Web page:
Not every run is about going fast, or far, or hard. Some runs serve no other purpose than for you to be able to say, “I ran today.” This morning’s otherwise nondescript 3.25 jog around the neighborhood did just that for me.
I’m not a morning runner. Sure, I get up nice and early on race day, but during the week, I’d rather sleep in, get to work early and run before dinner. Every once in a while, I convince myself before bedtime that I will get up in the morning and run. Hours later, the alarm goes off, I scowl, curse, hit snooze and stay in bed. I can’t tell you how many times this has happened.
Last night, I did this again, even though my streak suggested I had no chance of actually running. I set my alarm for 7 a.m., only to receive a wakeup call from two hungry cats a few minutes before that. This gave me a chance to look out the window and confirm my worst suspicions: It was a cold, wet, windy and altogether dreary morning, reminiscent of early March in New England as opposed to late April. I fed the cats, went back to bed and reset the alarm for 8.
An hour, it was still cold, wet, windy and altogether dreary. But I thought about it for a while and ultimately decided, “What the hell?” I had nothing to lose by staying in bed -- I’d no workout planned for the day -- but I wanted to get out there. Sure, it was slow going at first, and my body had a few choice words for my brain for heading out into the cold, cruel world, but less than three minutes into the run, I felt fine.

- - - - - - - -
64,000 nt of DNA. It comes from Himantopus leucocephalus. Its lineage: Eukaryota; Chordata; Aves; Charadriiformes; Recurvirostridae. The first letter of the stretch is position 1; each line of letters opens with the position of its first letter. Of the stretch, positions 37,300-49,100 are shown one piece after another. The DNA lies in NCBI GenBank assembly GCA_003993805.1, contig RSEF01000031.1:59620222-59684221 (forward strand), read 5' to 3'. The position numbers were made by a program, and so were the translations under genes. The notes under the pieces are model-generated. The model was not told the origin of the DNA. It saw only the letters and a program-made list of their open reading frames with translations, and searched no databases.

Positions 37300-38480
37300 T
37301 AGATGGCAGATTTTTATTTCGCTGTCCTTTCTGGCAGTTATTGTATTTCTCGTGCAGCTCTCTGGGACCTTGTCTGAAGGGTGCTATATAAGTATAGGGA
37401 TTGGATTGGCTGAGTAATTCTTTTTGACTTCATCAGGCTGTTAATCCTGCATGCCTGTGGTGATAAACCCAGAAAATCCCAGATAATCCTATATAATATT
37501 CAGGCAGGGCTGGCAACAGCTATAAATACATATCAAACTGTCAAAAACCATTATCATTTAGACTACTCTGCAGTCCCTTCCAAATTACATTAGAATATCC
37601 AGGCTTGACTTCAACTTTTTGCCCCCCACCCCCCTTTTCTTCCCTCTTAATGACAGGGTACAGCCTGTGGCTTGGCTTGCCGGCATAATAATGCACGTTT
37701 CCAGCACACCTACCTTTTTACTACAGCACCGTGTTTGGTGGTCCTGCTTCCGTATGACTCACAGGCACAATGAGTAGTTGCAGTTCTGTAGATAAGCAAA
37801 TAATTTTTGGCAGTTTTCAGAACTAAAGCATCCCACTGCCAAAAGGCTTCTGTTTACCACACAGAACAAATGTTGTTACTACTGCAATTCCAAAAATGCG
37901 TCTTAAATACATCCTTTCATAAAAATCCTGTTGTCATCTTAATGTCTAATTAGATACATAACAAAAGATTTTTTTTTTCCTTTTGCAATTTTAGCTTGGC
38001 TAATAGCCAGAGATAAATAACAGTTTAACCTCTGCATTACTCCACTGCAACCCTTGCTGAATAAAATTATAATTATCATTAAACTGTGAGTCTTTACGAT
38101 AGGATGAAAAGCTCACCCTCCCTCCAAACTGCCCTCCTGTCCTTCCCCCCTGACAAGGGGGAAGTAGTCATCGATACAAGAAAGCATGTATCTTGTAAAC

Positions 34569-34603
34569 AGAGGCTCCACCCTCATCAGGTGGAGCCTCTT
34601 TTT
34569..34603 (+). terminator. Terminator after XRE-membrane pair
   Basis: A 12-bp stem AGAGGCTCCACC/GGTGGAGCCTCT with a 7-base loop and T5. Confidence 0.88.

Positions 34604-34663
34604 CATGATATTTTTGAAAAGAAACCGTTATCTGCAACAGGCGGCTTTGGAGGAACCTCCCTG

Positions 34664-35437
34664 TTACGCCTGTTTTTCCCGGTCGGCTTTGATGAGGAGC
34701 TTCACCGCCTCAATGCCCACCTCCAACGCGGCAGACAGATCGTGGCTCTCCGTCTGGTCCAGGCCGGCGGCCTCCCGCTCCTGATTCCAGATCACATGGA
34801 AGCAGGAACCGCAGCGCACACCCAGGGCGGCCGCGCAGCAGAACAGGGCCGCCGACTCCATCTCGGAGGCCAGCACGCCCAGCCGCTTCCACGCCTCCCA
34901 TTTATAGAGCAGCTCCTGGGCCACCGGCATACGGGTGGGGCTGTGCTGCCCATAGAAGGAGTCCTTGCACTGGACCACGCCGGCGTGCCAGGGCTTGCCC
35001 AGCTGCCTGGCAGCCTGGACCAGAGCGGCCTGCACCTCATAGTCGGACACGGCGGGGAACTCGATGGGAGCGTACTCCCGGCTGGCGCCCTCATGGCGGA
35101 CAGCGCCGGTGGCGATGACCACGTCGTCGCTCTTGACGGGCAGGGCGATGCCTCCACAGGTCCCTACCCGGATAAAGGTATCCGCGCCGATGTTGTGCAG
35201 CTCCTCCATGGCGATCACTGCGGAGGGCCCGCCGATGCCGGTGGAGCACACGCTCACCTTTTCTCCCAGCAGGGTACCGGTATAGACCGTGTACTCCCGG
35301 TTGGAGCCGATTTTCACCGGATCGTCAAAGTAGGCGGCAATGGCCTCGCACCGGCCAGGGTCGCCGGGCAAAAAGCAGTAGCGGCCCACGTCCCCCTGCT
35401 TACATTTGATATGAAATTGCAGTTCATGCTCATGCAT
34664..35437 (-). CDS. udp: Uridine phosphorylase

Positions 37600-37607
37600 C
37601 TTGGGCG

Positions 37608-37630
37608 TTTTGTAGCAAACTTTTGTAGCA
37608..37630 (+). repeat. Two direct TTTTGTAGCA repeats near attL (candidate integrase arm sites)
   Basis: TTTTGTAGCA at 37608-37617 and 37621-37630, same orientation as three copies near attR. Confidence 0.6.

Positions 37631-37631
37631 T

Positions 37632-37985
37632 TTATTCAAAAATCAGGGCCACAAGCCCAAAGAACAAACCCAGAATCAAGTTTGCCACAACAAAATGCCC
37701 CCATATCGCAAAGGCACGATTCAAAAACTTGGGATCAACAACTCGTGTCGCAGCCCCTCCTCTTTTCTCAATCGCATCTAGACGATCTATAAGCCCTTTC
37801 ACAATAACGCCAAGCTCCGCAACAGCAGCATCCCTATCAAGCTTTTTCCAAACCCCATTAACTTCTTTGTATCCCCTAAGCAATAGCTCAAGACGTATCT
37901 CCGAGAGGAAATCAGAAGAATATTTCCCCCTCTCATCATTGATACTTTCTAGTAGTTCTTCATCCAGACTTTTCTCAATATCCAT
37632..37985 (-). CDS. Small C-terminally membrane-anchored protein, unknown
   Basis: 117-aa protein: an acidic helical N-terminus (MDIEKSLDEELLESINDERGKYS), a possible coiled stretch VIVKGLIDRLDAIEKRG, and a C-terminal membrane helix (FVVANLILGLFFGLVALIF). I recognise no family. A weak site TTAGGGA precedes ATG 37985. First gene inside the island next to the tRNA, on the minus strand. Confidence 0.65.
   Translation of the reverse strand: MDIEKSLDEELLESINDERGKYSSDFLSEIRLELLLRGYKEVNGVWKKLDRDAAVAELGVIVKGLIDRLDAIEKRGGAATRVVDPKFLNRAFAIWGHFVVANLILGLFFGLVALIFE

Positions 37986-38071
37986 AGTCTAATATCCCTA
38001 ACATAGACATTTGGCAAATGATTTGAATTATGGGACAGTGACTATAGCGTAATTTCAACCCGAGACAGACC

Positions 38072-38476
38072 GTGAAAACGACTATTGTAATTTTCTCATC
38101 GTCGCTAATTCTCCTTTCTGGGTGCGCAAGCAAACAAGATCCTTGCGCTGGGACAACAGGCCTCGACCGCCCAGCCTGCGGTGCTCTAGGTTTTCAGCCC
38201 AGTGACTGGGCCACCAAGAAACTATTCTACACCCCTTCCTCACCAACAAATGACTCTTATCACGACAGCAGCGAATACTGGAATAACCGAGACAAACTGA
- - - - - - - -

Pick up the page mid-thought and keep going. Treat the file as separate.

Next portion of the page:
This was my slowest run of the year by far. I don’t care. Running is about small victories -- completing a new distance, setting a PR, conquering a difficult course or meeting new friends -- while in pursuit of a greater goal. Today’s small victory was stepping out of my comfort zone and reminding myself that running in the morning isn’t so bad after all. I haven’t completely abandoned this dread of the early morning, mid-week run -- the next time I plan one, I’ll undoubtedly go through this whole song and dance again -- but I have begun to put this feeling, shall we say, in my rearview mirror: